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Wellington IT Savvy Takes Awards

29 June 2002

Four successful Wellington-based IT projects have been recognised with top places at the fifth annual Computerworld Excellence Awards, held in Auckland last night (Friday June 28). The awards honour the achievers behind some of New Zealand's most innovative IT projects, from government through to education, B2B and B2C and customer service.

The TAB struck the winning double in the Awards, taking out two awards, including one acknowledging a hot favourite New Zealand website.

The TAB's website, which provides access to more than 300 races and 200 sports betting options and regularly ranks in the top ten most frequently accessed sites, won the Excellence in e-business B2C award, while its JetBet II project, with 300,000 Phonebet accounts and 600 retail outlets, took out the Most Successful Project Implementation of the year.

Jetbet II clinched the top place due to an excellent stakeholder communication plan covering all likely eventualities and the severe consequences to the business in the event of failure, according to the judges.

Jetbet II is an operational system considered the "brain" of the whole TAB operation. The software takes bets at each of 600 retail outlets including TAB outlets, racecourses and hotels, plus 300,000 Phonebet Accounts. The project required a rewrite of parts of the system and a migration from a Concurrent environment to Windows NT without disruption to betting. TAB Agents were kept fully informed of progress and racing clubs were involved in contingency plans. It was rolled out progressively over the country to minimise risk but even the early areas had no downtime events that reached the maximum acceptable of 30 minutes.

Judges said the Retirement Commission, winner in the Excellence in the Use of IT in government for its sorted.org.nz project, particularly impressed them with its ability to reinvent itself from its former staid image. Judges said the category was particularly satisfying to judge, as it celebrates the IT successes in the NZ public sector. " We tend only to hear of the problems ("failures") of public sector computing projects, and it is most heartening to know that in so many areas of the public sector there are projects that are quietly going about making a difference."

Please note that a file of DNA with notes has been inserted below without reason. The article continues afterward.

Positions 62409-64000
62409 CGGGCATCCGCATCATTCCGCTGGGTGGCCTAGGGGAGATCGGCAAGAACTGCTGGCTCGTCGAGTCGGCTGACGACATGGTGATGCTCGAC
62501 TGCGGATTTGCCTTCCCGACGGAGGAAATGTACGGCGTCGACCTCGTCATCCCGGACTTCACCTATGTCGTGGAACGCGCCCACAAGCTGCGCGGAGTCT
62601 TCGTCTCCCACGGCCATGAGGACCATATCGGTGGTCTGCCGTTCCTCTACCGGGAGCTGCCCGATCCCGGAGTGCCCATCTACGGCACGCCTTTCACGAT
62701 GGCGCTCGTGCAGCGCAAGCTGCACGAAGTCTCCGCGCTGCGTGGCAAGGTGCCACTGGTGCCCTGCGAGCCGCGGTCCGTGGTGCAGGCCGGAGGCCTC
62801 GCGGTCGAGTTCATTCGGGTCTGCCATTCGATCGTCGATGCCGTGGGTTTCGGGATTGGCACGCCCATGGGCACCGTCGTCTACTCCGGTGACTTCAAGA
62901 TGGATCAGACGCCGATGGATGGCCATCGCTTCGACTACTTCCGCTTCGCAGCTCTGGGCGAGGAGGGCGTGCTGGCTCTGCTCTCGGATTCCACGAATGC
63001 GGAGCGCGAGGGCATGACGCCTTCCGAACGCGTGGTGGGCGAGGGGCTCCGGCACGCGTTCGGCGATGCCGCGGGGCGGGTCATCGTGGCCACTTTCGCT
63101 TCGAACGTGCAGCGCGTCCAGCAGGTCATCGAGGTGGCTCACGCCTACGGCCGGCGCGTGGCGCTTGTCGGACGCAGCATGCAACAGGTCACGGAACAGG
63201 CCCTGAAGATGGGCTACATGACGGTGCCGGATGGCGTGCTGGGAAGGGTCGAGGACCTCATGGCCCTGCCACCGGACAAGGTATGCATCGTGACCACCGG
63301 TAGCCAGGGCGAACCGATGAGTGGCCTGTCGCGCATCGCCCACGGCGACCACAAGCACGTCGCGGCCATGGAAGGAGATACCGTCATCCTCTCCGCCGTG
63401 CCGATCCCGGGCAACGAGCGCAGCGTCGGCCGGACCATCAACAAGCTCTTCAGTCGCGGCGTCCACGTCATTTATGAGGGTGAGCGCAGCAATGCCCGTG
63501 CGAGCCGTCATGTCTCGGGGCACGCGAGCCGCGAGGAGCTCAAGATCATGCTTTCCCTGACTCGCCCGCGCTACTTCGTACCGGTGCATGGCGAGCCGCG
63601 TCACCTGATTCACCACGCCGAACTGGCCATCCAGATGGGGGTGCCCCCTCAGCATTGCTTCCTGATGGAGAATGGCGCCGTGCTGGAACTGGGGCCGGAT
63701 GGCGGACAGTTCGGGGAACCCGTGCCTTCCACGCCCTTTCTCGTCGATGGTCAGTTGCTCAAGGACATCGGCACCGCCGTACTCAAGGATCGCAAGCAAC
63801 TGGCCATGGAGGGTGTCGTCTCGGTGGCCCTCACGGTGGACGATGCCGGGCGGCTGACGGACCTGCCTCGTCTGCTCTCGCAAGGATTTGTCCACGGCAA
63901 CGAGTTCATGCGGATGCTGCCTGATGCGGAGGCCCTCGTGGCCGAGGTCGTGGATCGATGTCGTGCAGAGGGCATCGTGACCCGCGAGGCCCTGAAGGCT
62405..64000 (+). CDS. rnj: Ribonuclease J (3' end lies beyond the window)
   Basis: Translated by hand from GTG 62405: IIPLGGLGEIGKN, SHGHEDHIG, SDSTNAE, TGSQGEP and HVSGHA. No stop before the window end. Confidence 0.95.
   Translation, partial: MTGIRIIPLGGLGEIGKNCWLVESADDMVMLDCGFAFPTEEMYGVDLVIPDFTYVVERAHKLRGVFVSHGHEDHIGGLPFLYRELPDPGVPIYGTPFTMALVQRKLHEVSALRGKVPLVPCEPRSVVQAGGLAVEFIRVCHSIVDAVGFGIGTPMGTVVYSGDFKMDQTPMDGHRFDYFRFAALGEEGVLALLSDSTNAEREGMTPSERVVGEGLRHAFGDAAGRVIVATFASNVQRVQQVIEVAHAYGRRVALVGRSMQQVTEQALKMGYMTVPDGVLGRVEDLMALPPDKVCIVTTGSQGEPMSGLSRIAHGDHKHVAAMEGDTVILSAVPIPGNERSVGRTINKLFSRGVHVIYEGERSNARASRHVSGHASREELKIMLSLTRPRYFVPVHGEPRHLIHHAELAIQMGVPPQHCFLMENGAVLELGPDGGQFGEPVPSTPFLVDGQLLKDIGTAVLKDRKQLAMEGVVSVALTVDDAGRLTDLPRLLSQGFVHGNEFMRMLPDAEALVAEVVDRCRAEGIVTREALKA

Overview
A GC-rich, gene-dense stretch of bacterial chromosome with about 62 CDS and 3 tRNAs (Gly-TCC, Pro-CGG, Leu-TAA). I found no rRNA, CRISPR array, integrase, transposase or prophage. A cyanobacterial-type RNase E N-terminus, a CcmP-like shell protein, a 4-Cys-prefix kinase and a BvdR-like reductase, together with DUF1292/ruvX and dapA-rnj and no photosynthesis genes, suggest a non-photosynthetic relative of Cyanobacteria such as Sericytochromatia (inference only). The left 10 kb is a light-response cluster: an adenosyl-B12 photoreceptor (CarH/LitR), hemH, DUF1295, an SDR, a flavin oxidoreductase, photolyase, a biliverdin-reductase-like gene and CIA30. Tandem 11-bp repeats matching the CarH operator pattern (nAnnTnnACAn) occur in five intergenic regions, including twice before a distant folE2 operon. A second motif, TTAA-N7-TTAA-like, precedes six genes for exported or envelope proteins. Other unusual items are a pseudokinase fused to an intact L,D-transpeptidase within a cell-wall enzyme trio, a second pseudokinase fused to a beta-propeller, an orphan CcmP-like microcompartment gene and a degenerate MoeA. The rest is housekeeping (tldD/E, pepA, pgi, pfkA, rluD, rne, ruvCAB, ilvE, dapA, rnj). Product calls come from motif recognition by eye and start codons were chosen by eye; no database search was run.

Centreport's FastGate project, which reduces the time truck drivers spend at a port picking up cargo, took out the Excellence in the Use of IT for Customer Service. It provides web-based notification on the status of containers, and an access PIN allows truckdrivers to go directly to the container and check whether the cargo is ready, or being inspected.

Technology Innovator of the year went to Masterton-based siliconBLUE, for ocoloco, which provides automatic management of e-commerce engines and payment applications to increase revenue, reduce costs and improve service. According to the judges, siliconBLUE's ocoloco gives a new dimension to businesses setting up e-commerce with the click and drop method of developing a website with all the infrastructure required to be operational within hours regarded as true innovation.

Auckland Regional Council beat farming favourite Fencepost.com and Oxygen Business Solutions to take out the award for Overall Excellence in the Use of IT for its Virtually thr, which integrates information on roads and public transport to encourage Aucklanders to use public transport. Virtually thr was a finalist in the B2C category, won by the TAB.

Computerworld Excellence Awards project manager Anne Simpson says for the first time in five years the awards have attracted more big companies than small, with many previous finalists coming back for another attempt at taking out a category win, such as Bubble Dome, a finalist last year, winning the award for Excellence in the Use of IT in Education (tertiary, community and commercial) over Kings Institute's Scholarnet and Victoria University's portal.

"The Awards are growing in prestige every year and it's important to recognise and reward successful projects and top performers amongst New Zealand's IT professionals," says Ms Simpson.

IDG Communications, publisher of Computerworld, initiated the awards five years ago to recognise excellence in the IT sector. With strong sponsorship support from the IT vendor community, the awards have doubled in size each year, with the 2002 Computerworld Excellence Awards attracting a new record number of entries, with more than 140 organisations and companies competing.

A complete list of winners, and contacts, is attached below.
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